A New Dimension: Chapter Twenty Eight

        “Do you think it will work?” Sally said as they walked to the upper deck of the freighter.
        “I don’t know, I think so,” said Will, but he didn’t sound too sure of himself.
        Shortly after their encounter in the cargo hold, the three intrepid travellers had been introduced by Moze to the Captain. For a short time, it seemed likely that he would send them overboard, but after hearing Crimson Hen’s very broken Lithuanian, and then hearing her lilting French, then English, well, how could he not but help this witty and intelligent bird?
        Indeed, after the initial shock wore off, they became fast friends, spending many late nights discussing this and that, Physics, the nature of existence, what it means to be a sea captain, what it means to be a chicken, specifically a Hen. The Captain would laugh an uproarious laugh after she would make a sly joke. She would cluck and twitter after he shared with her some amusing anecdote from his life at sea. After even so short a time, when the Captain looked at Crimson Hen, his eyes sparkled and twinkled, and she blushed a deep shade of crimson.
        On the balmy evening before they were to make landfall at the capital city of Lithuania, after the rest of the crew had gone to bed, his twinkling was brightest and his eyes seemed to take in only Crimson Hen. She stood from her perch at the table where they were sharing a scintillating cup of tea and very gently informed him that she was the mate of Nebraska Rooster, something that she now knew she should have mentioned earlier. The Captain rose from his chair in embarrassment, and just as quickly recovered himself. He stood to his full height, thrust his shoulders back and took a deep breath, then bowed ever so slightly.
        “This, Nebraska, you speak of,” he said to her in his rough French, “he is a very lucky bird to have you by his side. I apologize, if I have overstepped a line in the sand, as you say in the American tongue.”
        “Not at all, dear Captain. I cherish this friendship we’ve built, and will cherish it always when I must take my leave of you.”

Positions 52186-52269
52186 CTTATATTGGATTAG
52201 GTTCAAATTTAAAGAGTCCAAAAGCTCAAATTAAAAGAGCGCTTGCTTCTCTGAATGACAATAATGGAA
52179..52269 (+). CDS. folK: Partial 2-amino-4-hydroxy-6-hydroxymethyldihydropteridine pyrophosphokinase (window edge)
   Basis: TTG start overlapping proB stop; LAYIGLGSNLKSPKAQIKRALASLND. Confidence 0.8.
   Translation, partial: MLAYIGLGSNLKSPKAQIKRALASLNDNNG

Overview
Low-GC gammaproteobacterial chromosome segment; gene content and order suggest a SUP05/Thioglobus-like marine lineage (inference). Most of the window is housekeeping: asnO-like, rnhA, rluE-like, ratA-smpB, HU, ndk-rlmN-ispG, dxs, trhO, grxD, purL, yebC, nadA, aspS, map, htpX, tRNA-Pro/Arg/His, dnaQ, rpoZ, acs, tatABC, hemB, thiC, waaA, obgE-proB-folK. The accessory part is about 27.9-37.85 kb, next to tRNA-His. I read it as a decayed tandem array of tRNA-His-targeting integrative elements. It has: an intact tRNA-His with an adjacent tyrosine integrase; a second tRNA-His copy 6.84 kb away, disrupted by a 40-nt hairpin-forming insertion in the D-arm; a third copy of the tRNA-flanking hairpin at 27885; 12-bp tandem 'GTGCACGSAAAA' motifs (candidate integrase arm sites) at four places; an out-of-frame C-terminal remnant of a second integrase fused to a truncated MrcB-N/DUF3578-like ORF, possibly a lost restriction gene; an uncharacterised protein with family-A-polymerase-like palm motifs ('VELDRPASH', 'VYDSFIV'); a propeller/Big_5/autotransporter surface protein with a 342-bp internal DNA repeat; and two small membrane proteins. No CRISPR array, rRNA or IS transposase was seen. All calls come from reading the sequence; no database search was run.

“Must you go?” he said quickly, almost desperately. “There is plenty of room on this ship for a hen of your caliber, we could sail the seas together!” He said this knowing it was futile, but he asked anyway, so true was he to his own heart.
        Crimson laid a wing on his hand and said, “My dearest Captain, you know I must, but you will take a small piece of my heart with you when you once again leave the port for the open ocean.”
        He bowed once again, this time lower. Crimson bowed in return and there was a comfortable silence between them for a while. Then, seemly at the same moment they turned away again, and took their leave of each other, for the next day would be long, and a good night’s sleep would be hard to find, given the anxieties of their task the next day.
        “We’ve heard chatter on the radio, sir,” said one of the Captain’s men a few days before they had come to port.
        “What kind of chatter, Matis?” the Captain replied.
        “It’s . . . about Crimson Hen, sir!” The orderly’s face went pale.
        The Captain grabbed the receiver from his hand and put it to his ear. A long cold pause filled the room and a scowl passed his face. “They are searching for her,” he said finally, in a cold matter-of-fact tone. “They will be waiting in Lithuania to take her into custody.” He looked around at the assembled crew with a suspicious eye. “They know she is here!”
        Crimson had taken the news quite the hardest. “How can they know we’re here?” she asked again and again.
        “It was the security guards,” Will said, “it must be.
        “Maybe we showed up on security cameras after all,” Sally speculated.
        “It doesn’t matter,” said Crimson Hen finally, and she stopped her pacing and came over to where Sally and Will were sitting. “I’m going to get past them. We are going to get past them.”
        “Yes,” said Will, “I appreciate your determination, but the question isn’t about our resolve, the question is, how will we get past them?”
        Crimson leaned in. ”We’ll need a plan, a good one. Do you think you can work on that?”
        “Um,” said Will uncertainly, “you want me to come up with a plan?”
        “If you’re up for it,” Crimson said casually.
        Will looked up at Sally who smiled at him, and nodded her head. Then he looked back at Crimson. “Okay,” he said, “let’s do this.”
         Three days later, he and Sally were on the upper deck looking at the approaching port complex.
        “I’m scared,” said Sally, “a little.”
        “Me too,” said Will. “Up until now, we’ve been reacting to what the situation has brought us. This is our first go around at making a plan, and trying to pull it off.” He looked long out to the approaching port. Then he turned to Sally. He reached out and gently took her hand. She looked up at him in surprise for only a moment, then she took his hand in return. “I’m glad you’re here with us, Sally. I don’t think we could have done this without you.”
        “Oh, Will,” she said. “You’ve seen the Captain, you can’t know Crimson Hen for very long before you begin to fall a little bit in love with her.”
        Will smiled at Sally and nodded. “That’s true, Sally. That’s true.” They stood like this for a very long moment, lightly holding each others hand, and looking into each other’s eyes before Crimson interrupted their reverie.
        “Hey, you two. I’ve been looking all over for you. Moze is almost ready to go. I have to get below and get ready. Are . . .” she said, noting they were still holding hands, “are you ready for your parts?”
        “Yes,” they said in unison.

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